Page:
Volunteers making progress on Edmonds Marsh restoration

Community volunteers and Students Saving Salmon club members made progress Thursday in removing invasive nightshade thickets and several sections of fence in the marsh along Highway 104. Volunteers got creative in putting the fence rails and chainlink down over cleared areas to make it easier to walk across wet areas and thick mud.

Volunteers are removing the fence and nightshade under a Washington State Department of Transportation “Adopt-A-Highway” program to allow creek water to circulate into the marsh to improve water quality and water temperatures, and to allow fish passage.

There is still much work to be done, volunteer coordinator Joe Scordino said. The next (of many) volunteer work parties is scheduled for next Thursday, Aug. 12 from 10 a.m. to noon along the east side of Highway 104 just north of Edmonds City Park, and on Saturday, Aug. 14 from 10 a.m. to noon on the west side of Highway 104.  Contact  joe.scordino@yahoo.com if you want to volunteer to help.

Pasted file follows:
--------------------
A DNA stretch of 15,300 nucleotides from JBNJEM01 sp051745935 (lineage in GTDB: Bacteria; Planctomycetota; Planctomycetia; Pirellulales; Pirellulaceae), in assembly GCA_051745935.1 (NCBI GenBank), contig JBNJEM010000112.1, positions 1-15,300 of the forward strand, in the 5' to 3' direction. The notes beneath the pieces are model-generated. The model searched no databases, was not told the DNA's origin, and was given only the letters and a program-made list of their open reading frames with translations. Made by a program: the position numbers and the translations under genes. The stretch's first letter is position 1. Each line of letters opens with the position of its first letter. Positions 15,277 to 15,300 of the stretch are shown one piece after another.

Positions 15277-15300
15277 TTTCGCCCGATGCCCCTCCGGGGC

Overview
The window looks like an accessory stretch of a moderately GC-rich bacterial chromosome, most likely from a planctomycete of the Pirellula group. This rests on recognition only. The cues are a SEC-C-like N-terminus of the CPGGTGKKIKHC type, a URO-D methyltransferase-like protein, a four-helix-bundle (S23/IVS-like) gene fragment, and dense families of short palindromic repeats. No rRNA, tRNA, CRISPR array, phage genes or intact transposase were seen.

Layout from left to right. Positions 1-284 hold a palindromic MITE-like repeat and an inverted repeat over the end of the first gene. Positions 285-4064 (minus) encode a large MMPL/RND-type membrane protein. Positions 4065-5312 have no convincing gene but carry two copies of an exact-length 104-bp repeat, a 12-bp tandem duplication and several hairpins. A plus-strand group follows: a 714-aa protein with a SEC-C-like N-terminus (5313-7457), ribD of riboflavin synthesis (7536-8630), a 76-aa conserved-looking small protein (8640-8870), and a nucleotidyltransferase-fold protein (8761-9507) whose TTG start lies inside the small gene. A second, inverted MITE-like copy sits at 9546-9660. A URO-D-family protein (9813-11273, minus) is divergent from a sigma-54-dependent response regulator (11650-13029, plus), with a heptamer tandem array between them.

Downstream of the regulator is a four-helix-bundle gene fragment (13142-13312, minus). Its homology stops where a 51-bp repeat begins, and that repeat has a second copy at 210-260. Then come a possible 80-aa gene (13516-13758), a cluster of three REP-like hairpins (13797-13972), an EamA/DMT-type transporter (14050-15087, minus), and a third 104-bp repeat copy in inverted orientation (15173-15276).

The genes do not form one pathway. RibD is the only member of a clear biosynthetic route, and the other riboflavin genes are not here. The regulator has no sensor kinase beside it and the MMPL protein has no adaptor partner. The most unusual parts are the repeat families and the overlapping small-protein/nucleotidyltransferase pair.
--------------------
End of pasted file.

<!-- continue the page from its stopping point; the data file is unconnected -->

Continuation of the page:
1. I saw an article earlier in the week in My Edmonds News with Joe Scordino’s email address. I reached out and am very glad I did. This was my first time volunteering for an important project like this.
    Joe has a wealth of knowledge on marshland and habitat restoration. He is passionate about making a difference. His direction and organization is really making it happen. Joe is doing all this as a volunteer himself.
    This work will eventually help restore water flow from east side of Highway 104 to the west. It will help restore critical salmon habitat lost to lack of maintenance, and will also help reduce stormwater flooding on Dayton near the sewage treatment plant to the north.
    If you have the time and don’t mind a little hard work, consider volunteering yourself. I’ll be back!

  2. Thank you Joe Scordino for coordinating this project, and for all your time you give to our community!

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